The meal-kit company's workforce reduction of about 300 is needed to attain “future growth” and profitability.

(Bloomberg)—Blue Apron Holdings Inc. has cut 6% of its workforce as part of a restructuring that CEO Matt Salzberg said was necessary for the meal-kit company’s “future growth” and profitability.

“We identified the need to reduce some roles, open others, and streamline decision making for greater accountability,” Salzberg said Wednesday in a letter to employees. “I’m confident that the changes we made today will make our organization stronger.”

The firings will result in a $3.5 million charge, mostly for severance payments, in the fourth quarter, the company said in a regulatory filing. The job cuts will affect at least 300 people in both corporate and fulfillment center roles, based on Blue Apron’s 5,393 employees at the end of June.

The reductions are the latest sign of trouble at the New York-based company, whose market leadership is under threat. Shares have declined 47% to $5.30 since the company’s initial public offering in June. In August, Blue Apron imposed a temporary hiring freeze and fired 14 members of its recruiting team.

There’s also been a flurry of executive departures. Chief operating officer and co-founder Matt Wadiak left in July. Human resources executive Kate Muzzatti followed in August. Blue Apron’s general manager of e-commerce, Olivia Mark, as well as head of product Melody Koh—one of the company’s earliest employees—also left, according to their LinkedIn profiles.

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Blue Apron, No. 198 in the Internet Retailer 2017 Top 500, has been plagued by bad news since Amazon.com Inc. (No. 1) announced its bid to buy natural grocer Whole Foods, overshadowing the smaller company’s planned initial public offering. The deal showed that the well-capitalized Amazon was serious about dominating online fresh-food sales, and added to the intense competition Blue Apron was already facing in the narrower meal-kit space.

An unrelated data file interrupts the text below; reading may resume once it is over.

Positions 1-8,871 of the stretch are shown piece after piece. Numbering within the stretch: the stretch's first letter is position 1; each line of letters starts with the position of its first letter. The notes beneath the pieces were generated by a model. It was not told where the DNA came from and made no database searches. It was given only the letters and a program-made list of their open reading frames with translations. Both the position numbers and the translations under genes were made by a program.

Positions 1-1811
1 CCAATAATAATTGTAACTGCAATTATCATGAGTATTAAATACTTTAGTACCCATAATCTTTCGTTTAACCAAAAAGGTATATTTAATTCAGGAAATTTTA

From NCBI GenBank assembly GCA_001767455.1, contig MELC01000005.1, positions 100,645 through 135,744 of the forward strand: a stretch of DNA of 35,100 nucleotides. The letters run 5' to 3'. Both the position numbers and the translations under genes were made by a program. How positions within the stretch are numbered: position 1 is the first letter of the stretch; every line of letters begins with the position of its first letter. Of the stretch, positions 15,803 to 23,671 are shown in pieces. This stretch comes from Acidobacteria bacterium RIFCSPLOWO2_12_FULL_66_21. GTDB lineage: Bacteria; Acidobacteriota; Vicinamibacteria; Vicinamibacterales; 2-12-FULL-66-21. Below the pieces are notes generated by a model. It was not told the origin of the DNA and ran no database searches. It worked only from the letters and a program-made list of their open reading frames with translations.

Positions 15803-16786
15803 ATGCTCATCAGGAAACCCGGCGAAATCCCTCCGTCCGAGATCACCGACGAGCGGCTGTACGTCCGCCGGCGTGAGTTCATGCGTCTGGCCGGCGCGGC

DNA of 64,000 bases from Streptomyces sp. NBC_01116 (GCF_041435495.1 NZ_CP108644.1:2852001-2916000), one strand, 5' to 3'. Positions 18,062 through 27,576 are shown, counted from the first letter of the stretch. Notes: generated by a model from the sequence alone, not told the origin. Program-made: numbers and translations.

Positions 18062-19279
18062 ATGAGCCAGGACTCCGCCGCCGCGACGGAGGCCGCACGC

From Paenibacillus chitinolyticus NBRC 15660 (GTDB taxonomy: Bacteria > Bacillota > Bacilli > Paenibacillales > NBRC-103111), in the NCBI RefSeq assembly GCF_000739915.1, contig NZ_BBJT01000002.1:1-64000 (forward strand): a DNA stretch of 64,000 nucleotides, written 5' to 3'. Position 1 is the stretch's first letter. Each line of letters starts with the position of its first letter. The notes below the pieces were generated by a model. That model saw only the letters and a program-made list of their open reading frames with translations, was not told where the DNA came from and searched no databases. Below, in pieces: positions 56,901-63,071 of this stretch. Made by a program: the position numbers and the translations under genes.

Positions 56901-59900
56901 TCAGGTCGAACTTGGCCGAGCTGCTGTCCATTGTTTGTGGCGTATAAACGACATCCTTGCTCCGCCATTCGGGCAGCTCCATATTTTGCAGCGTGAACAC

HelloFresh, the meal-kit company backed by Rocket Internet SE, has been telling investors that its sales will overtake Blue Apron in the U.S. by the third or fourth quarter, according to a presentation viewed by Bloomberg.

Blue Apron raised less money than it wanted from the IPO, limiting its resources to fight off competitors. The company has also been paring marketing efforts, which resulted in losing customers in the second quarter. Its new fulfillment center—expected to handle more than 50% of orders—was delayed, which then pushed back expansion plans. Executives warned that the second half of the year would be worse than the first.

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